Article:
Congressman Jeff Denham spoke with locals about veterans affairs on Monday, but he didn’t attend an event or host a public meeting — he led a telephone-townhall.
Locals from Turlock, Manteca, Modesto, and Oakdale participated in the telephone call that allowed those on the line to ask questions by pressing a button for a live chat with Denham and Chairman Jeff Miller of the House Committee on Veteran Affairs. With questions ranging from personal predicaments to concerns about the future of veterans’ health records, Denham was able to touch base with locals and discuss impending changes to the VA system.
Precipitated by a scandal in the Veterans Health Administration earlier this year that left veterans uncared for due to fraudulent practices that delayed treatment for veteran patients at hospitals, several investigations were launched in an effort to address significant failures in the system. The telephone-townhall provided Denham an opportunity to assuage Central Valley veterans’ concerns and explain that the tide is turning — especially with the signing of the Veterans’ Access to Care through Choice, Accountability, and Transparency Act of 2014.
“No more secret lists or any wait lists at all. We need to make sure our veterans have immediate access to the health care that they need and deserve,” said Denham on Monday.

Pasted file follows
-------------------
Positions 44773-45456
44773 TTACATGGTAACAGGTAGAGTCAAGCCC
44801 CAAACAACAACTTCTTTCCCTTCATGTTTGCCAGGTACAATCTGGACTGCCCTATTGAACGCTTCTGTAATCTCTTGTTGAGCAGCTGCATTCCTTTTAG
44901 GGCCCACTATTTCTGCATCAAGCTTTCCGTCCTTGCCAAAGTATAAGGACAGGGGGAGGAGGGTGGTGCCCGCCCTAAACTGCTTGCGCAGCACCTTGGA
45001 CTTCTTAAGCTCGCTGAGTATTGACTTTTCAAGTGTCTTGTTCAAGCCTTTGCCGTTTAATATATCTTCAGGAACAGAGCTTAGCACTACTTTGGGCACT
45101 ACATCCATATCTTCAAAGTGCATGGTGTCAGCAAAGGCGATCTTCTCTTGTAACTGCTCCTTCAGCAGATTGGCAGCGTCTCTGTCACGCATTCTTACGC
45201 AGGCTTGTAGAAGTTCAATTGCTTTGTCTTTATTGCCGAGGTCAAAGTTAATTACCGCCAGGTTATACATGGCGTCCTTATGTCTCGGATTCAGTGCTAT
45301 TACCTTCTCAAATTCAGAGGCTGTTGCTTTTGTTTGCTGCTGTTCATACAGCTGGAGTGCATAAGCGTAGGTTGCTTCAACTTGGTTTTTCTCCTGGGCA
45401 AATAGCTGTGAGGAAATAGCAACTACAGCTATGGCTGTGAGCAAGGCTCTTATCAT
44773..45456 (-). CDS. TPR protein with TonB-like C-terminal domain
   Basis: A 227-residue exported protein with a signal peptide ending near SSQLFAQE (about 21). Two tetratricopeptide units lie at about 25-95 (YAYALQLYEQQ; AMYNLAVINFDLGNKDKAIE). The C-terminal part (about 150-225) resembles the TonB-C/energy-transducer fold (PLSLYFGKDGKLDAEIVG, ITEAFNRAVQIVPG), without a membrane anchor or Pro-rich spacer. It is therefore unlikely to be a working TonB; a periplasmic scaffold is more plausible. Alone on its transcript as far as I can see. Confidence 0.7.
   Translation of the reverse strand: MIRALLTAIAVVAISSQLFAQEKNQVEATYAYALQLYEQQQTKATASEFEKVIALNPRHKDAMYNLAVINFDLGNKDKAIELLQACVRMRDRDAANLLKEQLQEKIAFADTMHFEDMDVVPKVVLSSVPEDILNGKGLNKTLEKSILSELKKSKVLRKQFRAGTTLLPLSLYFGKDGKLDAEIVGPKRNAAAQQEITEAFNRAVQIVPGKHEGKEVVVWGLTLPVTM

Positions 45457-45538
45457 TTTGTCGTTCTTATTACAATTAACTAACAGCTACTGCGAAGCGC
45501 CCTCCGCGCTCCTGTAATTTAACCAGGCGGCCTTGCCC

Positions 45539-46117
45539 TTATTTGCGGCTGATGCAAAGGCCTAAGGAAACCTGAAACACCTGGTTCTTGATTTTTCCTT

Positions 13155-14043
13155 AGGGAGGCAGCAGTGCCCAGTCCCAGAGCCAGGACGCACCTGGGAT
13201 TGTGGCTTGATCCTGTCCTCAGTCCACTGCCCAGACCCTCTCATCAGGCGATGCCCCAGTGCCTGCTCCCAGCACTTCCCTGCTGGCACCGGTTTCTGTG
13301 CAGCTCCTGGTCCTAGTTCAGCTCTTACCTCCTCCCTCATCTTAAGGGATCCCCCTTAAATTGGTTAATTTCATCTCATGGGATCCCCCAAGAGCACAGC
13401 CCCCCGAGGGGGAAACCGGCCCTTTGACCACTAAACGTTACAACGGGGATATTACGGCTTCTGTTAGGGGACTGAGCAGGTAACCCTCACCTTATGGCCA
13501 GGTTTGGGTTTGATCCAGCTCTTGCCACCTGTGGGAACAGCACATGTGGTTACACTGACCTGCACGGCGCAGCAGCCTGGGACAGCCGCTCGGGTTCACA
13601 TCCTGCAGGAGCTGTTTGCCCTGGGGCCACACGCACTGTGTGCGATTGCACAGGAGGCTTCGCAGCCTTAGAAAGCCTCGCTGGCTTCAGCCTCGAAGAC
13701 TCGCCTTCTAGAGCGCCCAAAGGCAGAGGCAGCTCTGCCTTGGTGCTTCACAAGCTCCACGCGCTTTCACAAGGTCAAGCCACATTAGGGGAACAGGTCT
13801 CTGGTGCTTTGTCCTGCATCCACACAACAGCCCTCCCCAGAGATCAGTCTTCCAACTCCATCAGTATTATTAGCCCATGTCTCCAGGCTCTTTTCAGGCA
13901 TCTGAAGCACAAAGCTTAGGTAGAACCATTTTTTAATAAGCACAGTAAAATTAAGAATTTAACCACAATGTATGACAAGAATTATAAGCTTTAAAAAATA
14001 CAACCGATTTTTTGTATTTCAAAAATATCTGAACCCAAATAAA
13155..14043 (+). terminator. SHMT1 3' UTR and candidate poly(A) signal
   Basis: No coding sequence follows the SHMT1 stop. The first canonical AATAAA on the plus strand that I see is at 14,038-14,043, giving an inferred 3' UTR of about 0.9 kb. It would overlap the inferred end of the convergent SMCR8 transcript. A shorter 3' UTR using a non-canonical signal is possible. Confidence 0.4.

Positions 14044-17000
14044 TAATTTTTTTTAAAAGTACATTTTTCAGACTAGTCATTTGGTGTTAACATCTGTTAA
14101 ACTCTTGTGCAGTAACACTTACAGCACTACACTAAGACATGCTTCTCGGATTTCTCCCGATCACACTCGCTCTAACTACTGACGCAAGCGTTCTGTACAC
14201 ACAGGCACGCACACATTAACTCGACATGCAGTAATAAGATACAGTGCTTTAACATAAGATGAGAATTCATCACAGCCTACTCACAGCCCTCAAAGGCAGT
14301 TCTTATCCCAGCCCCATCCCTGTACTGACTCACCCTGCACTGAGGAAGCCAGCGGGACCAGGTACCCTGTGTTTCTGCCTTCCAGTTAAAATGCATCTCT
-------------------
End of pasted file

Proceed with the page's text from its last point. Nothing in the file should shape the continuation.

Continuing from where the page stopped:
As an Air Force veteran who also sits on the House Committee on Veteran Affairs, Denham is in favor of top to bottom reform of the VA administration and believes the Veterans’ Access to Care Act of 2014, which was signed into law on Aug. 7, is a step in the right direction.
“This bill increases access to care by making veterans eligible to see a private doctor if they live more than 40 miles from a VA facility. This will lift a huge burden on Central Valley veterans who have been driving hours to the Palo Alto facility,” said Denham.
While Denham did confirm that there are plans to eventually build a closer VA hospital in the San Joaquin County town of French Camp, in the meantime local vets must attend a clinic in Modesto or make the trip to Palo Alto to see a doctor.
“The problem with the VA is that vets are traveling great distances – I mean two to three hours – and that is what our legislation will prevent in the future,” said Miller during the telephone-townhall.
The Veterans’ Access to Care Act also suspends bonuses for senior executives, requires independent assessments of VA medical care, and gives the new Secretary of the VA additional tools to hold underperforming staff accountable. It also includes additional resources for VA staffing, medical facilities, and qualified specialists.
“This bill is merely a start on all of the necessary structural reforms that must take place within the department,” said Denham.